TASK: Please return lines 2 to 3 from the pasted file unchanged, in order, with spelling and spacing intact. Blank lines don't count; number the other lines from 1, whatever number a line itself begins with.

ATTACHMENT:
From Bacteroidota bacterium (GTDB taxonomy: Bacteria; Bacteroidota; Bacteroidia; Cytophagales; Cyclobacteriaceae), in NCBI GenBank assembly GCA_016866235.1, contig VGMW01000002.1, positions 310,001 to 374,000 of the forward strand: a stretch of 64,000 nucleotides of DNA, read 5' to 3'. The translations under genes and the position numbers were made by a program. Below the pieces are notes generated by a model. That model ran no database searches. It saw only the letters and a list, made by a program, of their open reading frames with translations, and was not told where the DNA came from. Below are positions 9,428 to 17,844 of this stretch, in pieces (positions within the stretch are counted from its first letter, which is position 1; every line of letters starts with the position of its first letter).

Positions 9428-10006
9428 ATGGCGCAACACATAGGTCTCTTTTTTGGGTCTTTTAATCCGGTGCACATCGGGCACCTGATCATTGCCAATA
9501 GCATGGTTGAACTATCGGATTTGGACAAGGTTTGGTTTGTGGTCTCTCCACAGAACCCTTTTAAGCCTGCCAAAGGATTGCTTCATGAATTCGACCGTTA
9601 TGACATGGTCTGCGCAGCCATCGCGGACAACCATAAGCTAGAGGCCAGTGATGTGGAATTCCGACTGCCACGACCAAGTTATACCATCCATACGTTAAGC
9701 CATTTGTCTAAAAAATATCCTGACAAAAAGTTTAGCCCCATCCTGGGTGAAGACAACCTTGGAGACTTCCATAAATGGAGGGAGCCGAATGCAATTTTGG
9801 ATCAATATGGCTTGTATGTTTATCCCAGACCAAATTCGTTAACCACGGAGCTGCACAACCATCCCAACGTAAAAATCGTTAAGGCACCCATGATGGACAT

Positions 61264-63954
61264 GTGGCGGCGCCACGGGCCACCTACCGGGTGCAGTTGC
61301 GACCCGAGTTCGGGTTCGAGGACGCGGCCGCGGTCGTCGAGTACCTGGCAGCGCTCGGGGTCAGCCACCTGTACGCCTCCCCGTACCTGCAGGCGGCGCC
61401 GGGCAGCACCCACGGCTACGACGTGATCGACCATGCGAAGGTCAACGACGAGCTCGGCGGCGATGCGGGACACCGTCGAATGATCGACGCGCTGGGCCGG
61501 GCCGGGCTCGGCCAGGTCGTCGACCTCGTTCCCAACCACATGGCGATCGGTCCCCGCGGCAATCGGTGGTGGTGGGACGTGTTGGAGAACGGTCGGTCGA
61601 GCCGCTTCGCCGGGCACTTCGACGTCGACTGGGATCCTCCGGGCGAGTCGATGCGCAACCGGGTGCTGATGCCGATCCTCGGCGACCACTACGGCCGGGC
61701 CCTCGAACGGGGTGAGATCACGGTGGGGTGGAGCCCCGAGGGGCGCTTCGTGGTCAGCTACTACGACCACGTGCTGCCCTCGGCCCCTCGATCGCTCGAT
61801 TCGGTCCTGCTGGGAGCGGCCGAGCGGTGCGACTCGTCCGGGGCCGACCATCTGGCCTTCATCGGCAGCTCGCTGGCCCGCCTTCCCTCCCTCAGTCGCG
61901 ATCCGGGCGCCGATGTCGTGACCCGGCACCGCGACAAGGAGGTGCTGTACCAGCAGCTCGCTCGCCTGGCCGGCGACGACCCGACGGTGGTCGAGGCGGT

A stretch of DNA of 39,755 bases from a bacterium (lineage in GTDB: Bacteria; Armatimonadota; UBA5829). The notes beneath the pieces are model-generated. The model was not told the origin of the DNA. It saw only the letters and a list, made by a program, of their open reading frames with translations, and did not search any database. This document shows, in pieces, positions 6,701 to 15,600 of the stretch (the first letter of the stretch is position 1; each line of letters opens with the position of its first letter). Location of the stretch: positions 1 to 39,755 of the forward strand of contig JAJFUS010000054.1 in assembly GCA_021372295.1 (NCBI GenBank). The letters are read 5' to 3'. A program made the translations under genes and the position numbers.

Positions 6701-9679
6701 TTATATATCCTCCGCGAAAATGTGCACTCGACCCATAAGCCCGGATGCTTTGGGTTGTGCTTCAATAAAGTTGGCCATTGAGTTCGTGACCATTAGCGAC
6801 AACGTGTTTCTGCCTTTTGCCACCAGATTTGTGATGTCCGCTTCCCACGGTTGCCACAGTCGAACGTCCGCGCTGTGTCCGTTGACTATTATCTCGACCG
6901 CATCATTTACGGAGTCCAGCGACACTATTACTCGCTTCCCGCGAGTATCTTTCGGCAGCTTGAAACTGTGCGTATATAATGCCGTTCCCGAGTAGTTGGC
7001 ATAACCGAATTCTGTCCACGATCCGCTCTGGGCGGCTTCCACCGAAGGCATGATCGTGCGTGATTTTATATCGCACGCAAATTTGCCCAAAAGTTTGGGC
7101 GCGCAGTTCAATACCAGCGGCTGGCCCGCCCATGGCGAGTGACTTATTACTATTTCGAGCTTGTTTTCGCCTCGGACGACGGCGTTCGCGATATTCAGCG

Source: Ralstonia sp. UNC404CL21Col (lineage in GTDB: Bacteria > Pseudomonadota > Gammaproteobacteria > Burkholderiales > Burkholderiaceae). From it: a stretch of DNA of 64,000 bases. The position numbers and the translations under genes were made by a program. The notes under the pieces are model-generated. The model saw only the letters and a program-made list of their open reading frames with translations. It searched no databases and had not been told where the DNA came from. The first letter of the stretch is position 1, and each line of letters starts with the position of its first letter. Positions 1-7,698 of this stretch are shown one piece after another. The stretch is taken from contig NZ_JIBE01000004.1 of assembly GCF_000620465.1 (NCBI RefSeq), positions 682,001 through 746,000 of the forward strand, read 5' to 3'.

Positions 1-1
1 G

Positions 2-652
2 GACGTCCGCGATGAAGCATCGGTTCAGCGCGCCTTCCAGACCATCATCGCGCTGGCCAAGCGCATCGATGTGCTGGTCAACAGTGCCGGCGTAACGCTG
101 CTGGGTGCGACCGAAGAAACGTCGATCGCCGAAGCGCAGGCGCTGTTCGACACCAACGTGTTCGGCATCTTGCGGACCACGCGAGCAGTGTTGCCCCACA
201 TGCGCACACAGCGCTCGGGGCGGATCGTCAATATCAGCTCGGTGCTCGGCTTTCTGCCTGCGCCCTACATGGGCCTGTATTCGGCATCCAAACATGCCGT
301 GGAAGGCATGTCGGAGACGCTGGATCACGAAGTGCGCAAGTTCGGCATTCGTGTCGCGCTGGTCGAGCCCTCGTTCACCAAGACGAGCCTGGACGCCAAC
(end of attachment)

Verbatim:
Positions 9428-10006
9428 ATGGCGCAACACATAGGTCTCTTTTTTGGGTCTTTTAATCCGGTGCACATCGGGCACCTGATCATTGCCAATA